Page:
What it is: Beetroot (Beta vulgaris) is a vegetable with a dark red colour. Close relative of spinach and chard, beetroot is full of nutrients and health benefits.
Where it’s from: According to lovebeetroot.co.uk, beetroot evolved from the wild seabeet – the ancestor of all forms of beet. It’s said that the Romans considered beetroots “an important health food and an aphrodisiac” (en.wikipedia.org) and that it continued to grow in popularity even in Victorian times. Pickled beetroot was also considered a favourite after World War II.
Where it’s produced: Beetroot is widely grown in Europe and Germany. It’s also grown (although not as extensively) in other European countries, Africa, Asia and South America.
What it tastes and looks like: Traditional beetroot is round with a deep red colour. The taste varies between sweet and earthy when uncooked, and slightly vinegary when cooked. The earthy flavour comes from geosmin – an organic compound produced by microbes in the soil. You can typically smell this odour in the air after it has rained on dry soil.
How to eat / use it: Pickled beets are common in the American South as well as Australia, New Zealand and the United Arab Emirates. It can also be peeled, steamed, boiled, baked or cooked. Peel and shred it for a fresh salad, or juice it for a nutritious drink. Did you know that up to 10% of beetroot is made up of sugar? However, rather than getting that sudden rush you would from coffee or chocolate, the sugar in beetroot is released slowly into your body.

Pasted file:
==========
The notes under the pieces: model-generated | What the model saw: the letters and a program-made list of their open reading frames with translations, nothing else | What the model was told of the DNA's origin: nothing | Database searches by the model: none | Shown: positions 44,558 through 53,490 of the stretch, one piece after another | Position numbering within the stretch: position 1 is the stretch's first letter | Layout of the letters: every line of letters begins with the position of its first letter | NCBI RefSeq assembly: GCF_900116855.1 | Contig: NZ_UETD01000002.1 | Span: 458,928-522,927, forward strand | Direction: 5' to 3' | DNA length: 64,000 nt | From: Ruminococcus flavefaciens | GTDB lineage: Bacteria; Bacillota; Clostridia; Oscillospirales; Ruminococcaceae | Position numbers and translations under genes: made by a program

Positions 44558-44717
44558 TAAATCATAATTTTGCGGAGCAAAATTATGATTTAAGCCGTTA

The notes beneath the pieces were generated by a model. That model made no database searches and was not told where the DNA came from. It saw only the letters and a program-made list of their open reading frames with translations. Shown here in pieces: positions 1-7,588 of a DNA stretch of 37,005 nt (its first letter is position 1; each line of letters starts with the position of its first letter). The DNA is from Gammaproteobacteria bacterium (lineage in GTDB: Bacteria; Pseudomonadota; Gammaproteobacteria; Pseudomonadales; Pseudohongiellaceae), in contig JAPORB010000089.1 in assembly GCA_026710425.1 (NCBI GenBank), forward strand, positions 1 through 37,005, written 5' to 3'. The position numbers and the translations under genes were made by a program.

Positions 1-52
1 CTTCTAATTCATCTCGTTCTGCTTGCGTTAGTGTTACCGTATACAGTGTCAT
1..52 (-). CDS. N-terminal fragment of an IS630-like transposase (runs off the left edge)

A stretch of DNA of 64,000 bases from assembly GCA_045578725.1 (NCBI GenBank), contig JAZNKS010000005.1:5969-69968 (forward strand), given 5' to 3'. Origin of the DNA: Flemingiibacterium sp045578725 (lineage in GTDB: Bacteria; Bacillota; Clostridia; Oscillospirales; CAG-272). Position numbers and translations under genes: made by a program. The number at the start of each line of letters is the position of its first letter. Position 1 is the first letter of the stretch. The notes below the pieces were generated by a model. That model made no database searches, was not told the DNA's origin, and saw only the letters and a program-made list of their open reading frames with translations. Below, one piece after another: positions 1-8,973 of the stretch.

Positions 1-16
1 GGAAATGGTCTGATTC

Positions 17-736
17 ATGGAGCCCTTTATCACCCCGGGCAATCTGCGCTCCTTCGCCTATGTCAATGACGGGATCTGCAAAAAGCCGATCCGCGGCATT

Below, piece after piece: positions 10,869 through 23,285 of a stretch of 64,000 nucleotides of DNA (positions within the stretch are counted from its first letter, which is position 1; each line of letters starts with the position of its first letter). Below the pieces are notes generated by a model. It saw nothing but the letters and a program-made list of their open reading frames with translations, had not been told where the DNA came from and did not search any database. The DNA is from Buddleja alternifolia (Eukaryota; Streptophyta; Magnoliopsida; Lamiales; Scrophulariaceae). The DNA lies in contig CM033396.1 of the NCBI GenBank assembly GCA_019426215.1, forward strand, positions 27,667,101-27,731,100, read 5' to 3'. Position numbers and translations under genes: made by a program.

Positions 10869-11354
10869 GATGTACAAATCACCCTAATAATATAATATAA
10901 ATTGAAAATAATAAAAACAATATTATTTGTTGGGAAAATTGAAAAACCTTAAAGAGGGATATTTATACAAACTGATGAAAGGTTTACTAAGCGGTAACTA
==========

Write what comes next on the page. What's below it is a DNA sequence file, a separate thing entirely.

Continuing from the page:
A good source of: Potassium, magnesium and iron. In addition to that, beetroot also contains vitamins A, B6, C and folic acid.
Benefits: Not only does beetroot have the highest sugar content of any vegetable, but it also improves your health in a variety of ways. One study found that it lowers your systolic blood pressure by an average of four to five points. The reason for this is the nitrates found in beets – they are converted into nitric oxide in your body, which in turn, helps to relax and dilate your blood vessels. It’s also a great way to boost your stamina and fight off inflammation. Besides this, research has indicated that beetroot may even fend off cancer. Beetroot contains the antioxidant betalains, which starve tumours and hinder cell division.
“Beetroot is one of those vegetables, such as cauliflower, that many people find unattractive and uninspiring and it usually ends up either boiled into some form of borscht or sliced into a salad, where it soon taints everything pink, as if in reproach at the cook’s lack of imagination. Because beetroot can be a very exciting ingredient. I prize its vibrant red-purple hue (though it comes in a variety of colours) and its sweetness and extraordinary earthiness.” – Heston Blumenthal
Beetroot Relish by James Tanner
Make your very own beetroot relish for homemade hamburgers.
(Courtesy of www.bbc.co.uk/food/recipes)
4 cooked beetroot in vinegar, drained and chopped
Small handful fresh chervil, chopped
1 tbsp olive oil
Salt and freshly ground black pepper
Place all the ingredients into a bowl and mix well.